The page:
Benign bone-forming lesions: osteoma, osteoid osteoma, and osteoblastoma
- Cite this article as:
- Greenspan, A. Skeletal Radiol. (1993) 22: 485. doi:10.1007/BF00209095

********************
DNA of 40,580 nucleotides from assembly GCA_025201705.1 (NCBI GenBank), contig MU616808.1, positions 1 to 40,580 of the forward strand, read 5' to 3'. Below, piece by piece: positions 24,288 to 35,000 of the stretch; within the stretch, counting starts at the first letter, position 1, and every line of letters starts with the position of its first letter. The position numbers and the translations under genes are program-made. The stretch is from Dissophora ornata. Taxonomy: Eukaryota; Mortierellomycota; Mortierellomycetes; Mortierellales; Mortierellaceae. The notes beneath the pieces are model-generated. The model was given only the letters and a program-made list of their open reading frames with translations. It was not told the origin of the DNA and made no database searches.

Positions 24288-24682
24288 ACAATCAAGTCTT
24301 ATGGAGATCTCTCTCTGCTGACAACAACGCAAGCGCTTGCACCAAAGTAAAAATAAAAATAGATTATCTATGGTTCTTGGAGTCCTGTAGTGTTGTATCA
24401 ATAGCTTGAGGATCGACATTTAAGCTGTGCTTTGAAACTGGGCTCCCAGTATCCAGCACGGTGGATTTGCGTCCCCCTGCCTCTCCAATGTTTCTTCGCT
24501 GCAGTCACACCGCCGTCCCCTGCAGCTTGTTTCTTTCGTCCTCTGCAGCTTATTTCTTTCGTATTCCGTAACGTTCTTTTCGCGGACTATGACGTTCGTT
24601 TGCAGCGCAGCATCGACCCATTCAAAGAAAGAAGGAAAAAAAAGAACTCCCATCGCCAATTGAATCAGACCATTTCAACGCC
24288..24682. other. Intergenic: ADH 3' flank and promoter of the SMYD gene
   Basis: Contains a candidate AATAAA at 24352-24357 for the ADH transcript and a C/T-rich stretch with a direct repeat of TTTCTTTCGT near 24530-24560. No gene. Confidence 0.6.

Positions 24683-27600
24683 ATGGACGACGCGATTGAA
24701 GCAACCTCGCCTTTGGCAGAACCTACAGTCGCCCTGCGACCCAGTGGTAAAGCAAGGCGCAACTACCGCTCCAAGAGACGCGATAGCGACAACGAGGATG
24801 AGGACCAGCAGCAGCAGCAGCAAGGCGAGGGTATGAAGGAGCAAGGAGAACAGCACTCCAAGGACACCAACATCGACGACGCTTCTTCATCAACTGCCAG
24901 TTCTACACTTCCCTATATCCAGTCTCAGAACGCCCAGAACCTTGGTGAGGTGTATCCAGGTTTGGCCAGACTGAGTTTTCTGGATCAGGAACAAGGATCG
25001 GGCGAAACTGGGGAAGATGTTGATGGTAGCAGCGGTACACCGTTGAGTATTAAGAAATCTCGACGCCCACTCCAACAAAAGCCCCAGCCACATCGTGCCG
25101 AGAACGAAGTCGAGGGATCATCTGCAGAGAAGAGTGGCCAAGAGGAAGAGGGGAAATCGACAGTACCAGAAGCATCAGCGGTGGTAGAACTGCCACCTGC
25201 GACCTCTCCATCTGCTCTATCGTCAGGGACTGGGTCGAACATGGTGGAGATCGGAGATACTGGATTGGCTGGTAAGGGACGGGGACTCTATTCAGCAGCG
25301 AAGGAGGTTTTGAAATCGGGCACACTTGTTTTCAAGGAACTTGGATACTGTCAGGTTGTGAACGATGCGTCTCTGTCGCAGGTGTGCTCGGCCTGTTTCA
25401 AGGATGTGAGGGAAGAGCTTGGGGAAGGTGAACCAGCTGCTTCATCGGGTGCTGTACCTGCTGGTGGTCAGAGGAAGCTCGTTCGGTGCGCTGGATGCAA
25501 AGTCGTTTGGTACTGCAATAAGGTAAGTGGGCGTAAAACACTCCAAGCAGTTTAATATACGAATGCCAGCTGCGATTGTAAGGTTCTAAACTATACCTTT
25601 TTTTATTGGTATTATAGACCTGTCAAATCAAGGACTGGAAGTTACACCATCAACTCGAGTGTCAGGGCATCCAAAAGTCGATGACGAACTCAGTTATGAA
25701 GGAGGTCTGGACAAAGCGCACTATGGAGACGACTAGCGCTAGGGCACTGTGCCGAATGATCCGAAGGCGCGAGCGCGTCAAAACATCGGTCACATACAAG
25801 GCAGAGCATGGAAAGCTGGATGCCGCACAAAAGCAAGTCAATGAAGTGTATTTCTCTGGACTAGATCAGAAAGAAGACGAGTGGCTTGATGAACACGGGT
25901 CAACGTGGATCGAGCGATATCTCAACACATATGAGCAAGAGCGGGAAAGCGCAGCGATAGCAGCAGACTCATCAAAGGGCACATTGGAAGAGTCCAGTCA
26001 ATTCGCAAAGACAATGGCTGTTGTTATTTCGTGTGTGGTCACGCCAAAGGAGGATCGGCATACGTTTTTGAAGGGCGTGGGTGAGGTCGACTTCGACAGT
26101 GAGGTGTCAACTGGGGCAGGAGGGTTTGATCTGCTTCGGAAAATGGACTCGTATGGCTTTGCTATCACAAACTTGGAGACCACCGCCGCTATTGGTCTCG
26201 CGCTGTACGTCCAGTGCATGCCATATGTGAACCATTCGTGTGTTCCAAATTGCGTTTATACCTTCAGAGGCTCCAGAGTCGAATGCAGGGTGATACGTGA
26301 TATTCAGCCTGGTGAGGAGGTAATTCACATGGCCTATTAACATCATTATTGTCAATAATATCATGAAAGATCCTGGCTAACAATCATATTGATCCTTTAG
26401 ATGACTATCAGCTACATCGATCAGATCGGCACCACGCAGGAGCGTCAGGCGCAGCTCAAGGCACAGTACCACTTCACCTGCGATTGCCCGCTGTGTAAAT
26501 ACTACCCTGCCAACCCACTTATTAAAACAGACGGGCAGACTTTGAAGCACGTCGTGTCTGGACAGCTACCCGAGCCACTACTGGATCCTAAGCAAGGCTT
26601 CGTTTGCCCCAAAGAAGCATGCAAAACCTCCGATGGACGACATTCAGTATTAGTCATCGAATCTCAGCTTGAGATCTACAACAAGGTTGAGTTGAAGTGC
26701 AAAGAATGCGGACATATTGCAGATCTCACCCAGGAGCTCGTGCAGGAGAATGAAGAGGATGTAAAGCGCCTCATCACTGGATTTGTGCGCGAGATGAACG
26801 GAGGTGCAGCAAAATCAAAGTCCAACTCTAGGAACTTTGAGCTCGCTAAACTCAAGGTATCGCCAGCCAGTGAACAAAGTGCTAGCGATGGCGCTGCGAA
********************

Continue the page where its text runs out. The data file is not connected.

The benign bone lesions — osteoma, osteoid osteoma, and osteoblastoma — are characterized as bone-forming because tumor cells produce osteoid or mature bone. Osteoma is a slow-growing lesion most commonly seen in the paranasal sinuses and in the calvaria. When it occurs in the long bones, it is invariably juxtacortical and may need to be differentiated from, among others, parosteal osteosarcoma, sessile osteochondroma, and a matured juxtacortical focus of myositis ossificans. Osteoid osteoma and osteoblastoma appear histologically very similar. Their clinical presentations and distribution in the skeleton, however, are distinct: osteoid osteoma is usually accompanied by nocturnal pain promptly relieved by salicylates; osteoblastoma arises predominantly in the axial skeleton, spinal lesions constituting one-third of reported cases. This review focuses on the application of the various imaging modalities in the diagnosis, differential diagnosis, and evaluation of these lesions. Their histopathology also is discussed, and their treatment briefly outlined.